Wallace (Steven Pounders) and Valdez (Stan Denman) have been on the same cell block for nearly 10 years, able to talk but unable to see one another. They pass the time playing memory games, trying to keep their minds sharp. Wallace, the more intellectual of the two, even believes that through careful observation and snippets of conversation that he's overheard while being tortured, he's been able to figure out the layout of the prison -- including an escape route. It's perhaps indicative of his mental state that his plan involves a red velvet passageway, hot air balloons, and champagne.
Valdez, on the other hand, becomes convinced that a third inmate has been placed in the cell between himself and Wallace. He interprets the scratchings he hears from the other side of the wall to be an otherwise voiceless female prisoner who is trying to explain to him what is going on outside the confines of the prison and offer possible salvation.
Over the course of the play, both prisoners experience moments of hope and of disillusionment. Their attempts to decipher the signs offered to them result in beliefs that are, on the surface, rather ludicrous. And yet, Wright's point seems to be that any kind of belief system is predicated on being able to make a leap of faith. The real challenge comes when you're forced to go on even after learning new information that causes you to question or even abandon previously held ideas about the very nature of your existence.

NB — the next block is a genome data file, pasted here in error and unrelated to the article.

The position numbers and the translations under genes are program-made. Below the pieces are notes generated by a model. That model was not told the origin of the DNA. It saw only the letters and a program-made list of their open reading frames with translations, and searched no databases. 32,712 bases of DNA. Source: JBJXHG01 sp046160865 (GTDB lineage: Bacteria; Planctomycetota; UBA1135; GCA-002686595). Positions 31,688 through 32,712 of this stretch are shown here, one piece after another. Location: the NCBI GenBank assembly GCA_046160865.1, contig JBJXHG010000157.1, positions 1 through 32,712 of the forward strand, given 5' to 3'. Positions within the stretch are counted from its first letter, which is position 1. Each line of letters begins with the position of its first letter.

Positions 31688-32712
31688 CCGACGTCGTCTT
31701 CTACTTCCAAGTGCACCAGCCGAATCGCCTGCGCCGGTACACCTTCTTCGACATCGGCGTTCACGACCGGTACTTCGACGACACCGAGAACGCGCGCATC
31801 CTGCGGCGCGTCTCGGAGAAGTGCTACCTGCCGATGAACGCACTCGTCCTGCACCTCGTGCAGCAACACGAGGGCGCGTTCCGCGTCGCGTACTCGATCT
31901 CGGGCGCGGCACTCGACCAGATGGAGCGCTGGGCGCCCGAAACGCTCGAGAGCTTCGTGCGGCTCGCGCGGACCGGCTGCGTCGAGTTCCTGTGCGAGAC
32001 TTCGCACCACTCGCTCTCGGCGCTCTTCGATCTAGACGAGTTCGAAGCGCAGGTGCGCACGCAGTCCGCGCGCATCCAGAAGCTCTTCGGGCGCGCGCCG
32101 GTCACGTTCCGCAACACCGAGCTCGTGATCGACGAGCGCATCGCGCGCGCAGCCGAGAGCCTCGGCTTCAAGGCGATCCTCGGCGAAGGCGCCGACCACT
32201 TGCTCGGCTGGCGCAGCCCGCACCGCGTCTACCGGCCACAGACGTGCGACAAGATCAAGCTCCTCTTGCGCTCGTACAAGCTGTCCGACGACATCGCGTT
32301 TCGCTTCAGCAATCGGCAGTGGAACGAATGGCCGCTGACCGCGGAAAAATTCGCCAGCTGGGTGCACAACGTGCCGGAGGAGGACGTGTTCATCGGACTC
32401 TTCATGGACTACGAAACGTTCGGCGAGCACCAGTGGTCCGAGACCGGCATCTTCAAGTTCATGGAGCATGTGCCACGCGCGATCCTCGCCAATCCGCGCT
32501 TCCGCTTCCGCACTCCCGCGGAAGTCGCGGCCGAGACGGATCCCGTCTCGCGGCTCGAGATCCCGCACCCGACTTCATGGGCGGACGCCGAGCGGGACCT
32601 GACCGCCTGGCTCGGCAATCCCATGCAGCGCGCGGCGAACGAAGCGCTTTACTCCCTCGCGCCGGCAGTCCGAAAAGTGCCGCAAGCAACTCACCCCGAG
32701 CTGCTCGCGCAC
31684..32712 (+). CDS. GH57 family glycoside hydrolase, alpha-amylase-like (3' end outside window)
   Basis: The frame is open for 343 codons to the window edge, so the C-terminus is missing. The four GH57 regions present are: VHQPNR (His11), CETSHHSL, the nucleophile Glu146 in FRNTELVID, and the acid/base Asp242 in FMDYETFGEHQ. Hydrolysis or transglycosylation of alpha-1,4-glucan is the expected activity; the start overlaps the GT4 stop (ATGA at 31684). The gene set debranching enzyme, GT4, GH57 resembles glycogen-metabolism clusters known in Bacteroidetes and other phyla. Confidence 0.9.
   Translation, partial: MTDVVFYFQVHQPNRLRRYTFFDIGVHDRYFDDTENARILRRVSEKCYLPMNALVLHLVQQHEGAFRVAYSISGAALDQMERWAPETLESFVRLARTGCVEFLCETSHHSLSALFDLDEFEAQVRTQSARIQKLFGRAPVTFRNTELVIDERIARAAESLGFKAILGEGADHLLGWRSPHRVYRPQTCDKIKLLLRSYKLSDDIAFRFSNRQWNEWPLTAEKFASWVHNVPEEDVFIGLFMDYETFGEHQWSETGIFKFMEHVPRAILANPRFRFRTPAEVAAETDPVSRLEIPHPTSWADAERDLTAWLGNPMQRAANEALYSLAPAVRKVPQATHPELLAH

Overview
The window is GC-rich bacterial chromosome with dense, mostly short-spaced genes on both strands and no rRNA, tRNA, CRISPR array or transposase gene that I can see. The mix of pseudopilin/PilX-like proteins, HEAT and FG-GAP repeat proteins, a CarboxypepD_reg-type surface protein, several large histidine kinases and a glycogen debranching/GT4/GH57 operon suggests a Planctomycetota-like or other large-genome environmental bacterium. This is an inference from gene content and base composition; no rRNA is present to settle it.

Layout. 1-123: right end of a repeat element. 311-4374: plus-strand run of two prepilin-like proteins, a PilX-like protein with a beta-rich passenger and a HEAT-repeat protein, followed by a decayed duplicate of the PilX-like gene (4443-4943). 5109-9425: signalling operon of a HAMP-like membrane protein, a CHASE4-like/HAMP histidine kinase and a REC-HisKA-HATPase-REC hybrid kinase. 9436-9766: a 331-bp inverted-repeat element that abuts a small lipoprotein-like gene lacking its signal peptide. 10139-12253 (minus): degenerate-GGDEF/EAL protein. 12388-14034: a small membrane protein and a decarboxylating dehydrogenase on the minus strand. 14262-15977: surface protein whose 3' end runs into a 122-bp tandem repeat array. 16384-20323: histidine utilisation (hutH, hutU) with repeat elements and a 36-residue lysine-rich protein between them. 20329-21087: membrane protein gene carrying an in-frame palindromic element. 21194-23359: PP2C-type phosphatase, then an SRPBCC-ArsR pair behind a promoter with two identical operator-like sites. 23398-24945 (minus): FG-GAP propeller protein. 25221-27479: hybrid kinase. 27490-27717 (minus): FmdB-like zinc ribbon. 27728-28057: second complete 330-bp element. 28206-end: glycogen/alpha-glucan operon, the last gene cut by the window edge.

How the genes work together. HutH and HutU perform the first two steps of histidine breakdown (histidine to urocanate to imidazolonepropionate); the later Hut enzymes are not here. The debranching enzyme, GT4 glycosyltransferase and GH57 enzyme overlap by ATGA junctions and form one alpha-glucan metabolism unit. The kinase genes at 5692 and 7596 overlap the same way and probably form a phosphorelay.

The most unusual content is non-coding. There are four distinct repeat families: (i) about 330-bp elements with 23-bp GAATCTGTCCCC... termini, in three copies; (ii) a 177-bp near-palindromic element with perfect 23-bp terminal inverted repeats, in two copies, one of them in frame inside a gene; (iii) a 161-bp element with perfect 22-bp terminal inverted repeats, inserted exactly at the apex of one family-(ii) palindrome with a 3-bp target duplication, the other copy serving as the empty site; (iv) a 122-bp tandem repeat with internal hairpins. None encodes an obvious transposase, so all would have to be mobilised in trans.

Neither play nor production is overly naturalistic. There's a poetic quality to the language, particularly the speeches made by Wallace. And while the clothes that Carl Booker has outfitted the prisoners in are dirty and torn, you never really get the sense that these men have been undergoing intense physical torture for years.
Pounders and Denman do serviceable work as the prisoners, with the latter perhaps uncovering a little more of his character's emotional depths. However, it's Thomas Ward as their guard and sometime torturer -- nicknamed Smash -- who delivers the most commanding performance. His empathy for his captives is initially presented as almost comical, but his final speech about how he's attempted to rectify this perceived flaw in his character is absolutely chilling.
Although The Unseen runs a mere 75 minutes, the pacing of director Lisa Denman's production still seems somewhat lax. But even if it's not as tight as it could be, the play itself offers the viewer sufficient food for thought, and it is likely to linger in one's mind.
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